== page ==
Driving forward with automated vehicle trial

A trial of how automated vehicles can interact with Australian road infrastructure is now underway on the Monash-CityLink-Tullamarine corridor.

The Victorian Government and Transurban will conduct a series of trials of connected and automated vehicles over the next few months to test vehicles with partial automation in various conditions.

The first phase of the trials, which features connected and automated vehicles from BMW, Mercedes, Tesla and Volvo, will help prepare Victorian roads and the community for the future of driverless vehicles.

The trial is testing motorway assets with vehicles already on the market, which comply with existing Australian Design Rules and road safety regulations.

Phase one of the trial

This first phase of the trial will collect insights into how these vehicles with features such as lane keep assist, adaptive cruise control and traffic sign recognition, respond and interact with the road environment such as:

  • tunnels;
  • road works;
  • congestion;
  • electronic speed signs; and
  • line markings.

In accordance with National testing guidelines, professional drivers will have at least one hand on the wheel at all times and will monitor the vehicle’s operation when conducting trials in live traffic.

Trial outcomes

In addition to developing a better understanding of how to prepare road infrastructure and the regulation needed to integrate automated vehicle technology into our transport system, the program will also investigate how to prepare the community.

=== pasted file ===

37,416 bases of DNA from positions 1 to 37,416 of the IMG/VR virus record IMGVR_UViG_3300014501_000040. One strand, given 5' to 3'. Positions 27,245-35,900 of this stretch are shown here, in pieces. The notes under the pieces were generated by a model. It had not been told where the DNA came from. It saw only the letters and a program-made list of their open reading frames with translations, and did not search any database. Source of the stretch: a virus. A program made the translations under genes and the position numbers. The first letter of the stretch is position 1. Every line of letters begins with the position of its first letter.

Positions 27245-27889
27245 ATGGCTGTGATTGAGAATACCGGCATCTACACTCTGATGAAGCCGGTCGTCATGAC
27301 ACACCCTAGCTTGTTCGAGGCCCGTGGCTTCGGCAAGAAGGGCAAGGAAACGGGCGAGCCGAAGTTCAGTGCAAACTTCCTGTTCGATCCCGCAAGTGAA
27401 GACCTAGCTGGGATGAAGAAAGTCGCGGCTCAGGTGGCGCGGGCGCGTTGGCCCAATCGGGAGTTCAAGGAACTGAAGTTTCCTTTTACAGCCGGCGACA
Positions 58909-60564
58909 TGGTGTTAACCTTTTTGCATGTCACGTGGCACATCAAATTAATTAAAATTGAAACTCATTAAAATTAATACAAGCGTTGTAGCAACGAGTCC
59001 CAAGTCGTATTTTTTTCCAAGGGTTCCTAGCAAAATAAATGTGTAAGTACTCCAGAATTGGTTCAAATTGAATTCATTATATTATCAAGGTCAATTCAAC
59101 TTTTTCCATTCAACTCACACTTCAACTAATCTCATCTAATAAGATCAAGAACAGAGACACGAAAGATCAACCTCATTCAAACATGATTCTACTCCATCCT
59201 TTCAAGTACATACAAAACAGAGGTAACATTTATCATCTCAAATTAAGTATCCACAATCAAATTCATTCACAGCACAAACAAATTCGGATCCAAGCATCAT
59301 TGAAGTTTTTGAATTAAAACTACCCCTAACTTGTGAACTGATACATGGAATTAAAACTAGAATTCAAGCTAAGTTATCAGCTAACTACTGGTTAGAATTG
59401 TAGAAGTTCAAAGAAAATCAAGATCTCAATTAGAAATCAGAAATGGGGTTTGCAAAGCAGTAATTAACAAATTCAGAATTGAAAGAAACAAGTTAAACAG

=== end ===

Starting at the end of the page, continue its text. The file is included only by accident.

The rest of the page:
By investigating community attitudes surrounding the impacts of this technology, different ways of implementing automated driving can be investigated. One example could be whether designated lanes are required on motorways for automated vehicles.

Phase one of the trial will be complete later this year. The whole Victorian trial program will take two years and consists of three phases.

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Insights into the automated vehicle trial  

Insights into the automated vehicle trial

With human error contributing to over 90 per cent of crashes on Australian roads today, the potential CAV technology has to improve community safety is outstanding. Find out about the current R&D into connected and automated vehicles (CAVs) – and why, at Transurban, we’re so excited to be at the forefront of research in the realm of road safety.